Organizations want risk managers to focus on reducing costs of doing business, especially the regulatory costs. However, when risk managers ask for resources and budgets for running the department, they have to compromise. Lack of budget is generally the main cause for not implementing enterprise risk management, doing strategic risk management, building a risk management culture and providing consulting.
Generally, the budgeting process starts in the last quarter of the year. When the budget committee is approving other revenue earning departments budgets, risk management department heads present a cost budget. This does not go down well with the budget approval committee. They cut ten to thirty per cent of the budget despite risk managers giving valid justifications.
After budget approval, risk managers spend the year trying to squeeze in as much as they can. Sometimes it results in limited coverage and high stress levels for risk managers. With the increasing focus on risk management, the heads of risk management departments need to form a strategy to obtain the required funding. Look at the tips below to navigate the tricky budget approval process.
1. Start at beginning of current year
Start preparing for next year at the beginning of the current year. Identify the long-term and short-term projects. Commence influencing the key stakeholders of the long-term projects from the first quarter of the current year. If risk managers are the last one to submit their budget, they are unlikely to get heard.
2. Analyse the reasons for past failures
Assess the reasons for non-approval of the budget in previous years. Was it because the management thinks risk management is unimportant, is concerned about costs or it harms the interests of the key political players in the organization. After determining the reason, formulate strategies to change the mind-set for next year’s project approval.
3. Build relationships with key political players
Chances are that risk managers focus on the budget committee members for approval. Instead, identify the key power holders within the organization. Identify their relationships with the budget committee members. Before influencing the budget committee members, build relationships with key power holders. Get their support for the risk management function by understanding their drivers and motives.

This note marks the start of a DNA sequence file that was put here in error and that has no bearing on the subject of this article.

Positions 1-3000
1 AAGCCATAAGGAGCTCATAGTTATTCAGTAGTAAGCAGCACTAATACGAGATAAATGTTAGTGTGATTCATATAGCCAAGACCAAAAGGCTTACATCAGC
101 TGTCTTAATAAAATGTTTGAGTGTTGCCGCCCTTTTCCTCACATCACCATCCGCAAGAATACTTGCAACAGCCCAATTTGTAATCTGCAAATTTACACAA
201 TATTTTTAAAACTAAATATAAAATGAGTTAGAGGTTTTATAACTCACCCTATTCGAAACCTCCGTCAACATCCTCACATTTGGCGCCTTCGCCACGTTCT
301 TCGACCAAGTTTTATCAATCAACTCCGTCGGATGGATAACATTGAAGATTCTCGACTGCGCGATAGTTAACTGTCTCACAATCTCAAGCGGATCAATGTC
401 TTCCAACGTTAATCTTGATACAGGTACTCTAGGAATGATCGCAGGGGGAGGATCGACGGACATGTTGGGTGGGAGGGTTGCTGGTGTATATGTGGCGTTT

4. Participate in business strategy formation
Involve yourself with the business strategy group. Identify various risks of the changes in business strategy and recommend the mitigation costs for the same. Attempt to incorporate the risk management budget in the strategy implementation costs. Align risk management budget with corporate goals and strategy.
5. Calculate the Return on Investment (ROI) for various projects.
Robert Biskup wrote an excellent article on Corporate Compliance Insights – “Making the Bottom Line Case for Compliance: The ROI of a Robust Compliance Department”. The nine points give superb ways of calculating ROI. Use the methods to negotiate with the business teams as the department can give a clear demonstration of cost savings or profit earnings. Do ROI calculations for previous years’ projects to demonstrate the value that risk management departments brought to the table.
6. Make business teams bear the cost of the project
For the projects, identify the stakeholders in the business teams. Categorize the projects as critical, necessary and optional from risk management perspective. Sometimes, risk managers spend time doing optional projects at the expense of critical projects, as they cannot refuse powerful business heads. In such cases, present the advantages of getting the assignment done. If possible, check whether business team will merge the cost of desirable projects in its budget next year rather than have it in risk management budget.
7. Build flexibility in budgets
The budgets go haywire when unexpected risks arise or regulations change. Suddenly risk management departments are in fire fighting mode and regular work is ignored. That is bad for business, since other critical risks remain un-monitored. Hence, estimate different cost budgets with probability of various risks and disasters occurring. Present these as contingency budgets to the management and take advance approval for the same. Risk mitigation efforts are delayed when risk managers take approval after a disaster has occurred. Revise the budgets quarterly as the business budget changes.
Generally, risk managers have a financial background so they are outstanding at preparing the budgets. However, problem occurs when they do not have the negotiation skills and political strategy in place. Last quarter efforts do not work because everyone is on the same bandwagon. Gain a head start by starting in the first quarter itself. Be the first one to get the required approvals, so that the function gets what it wants.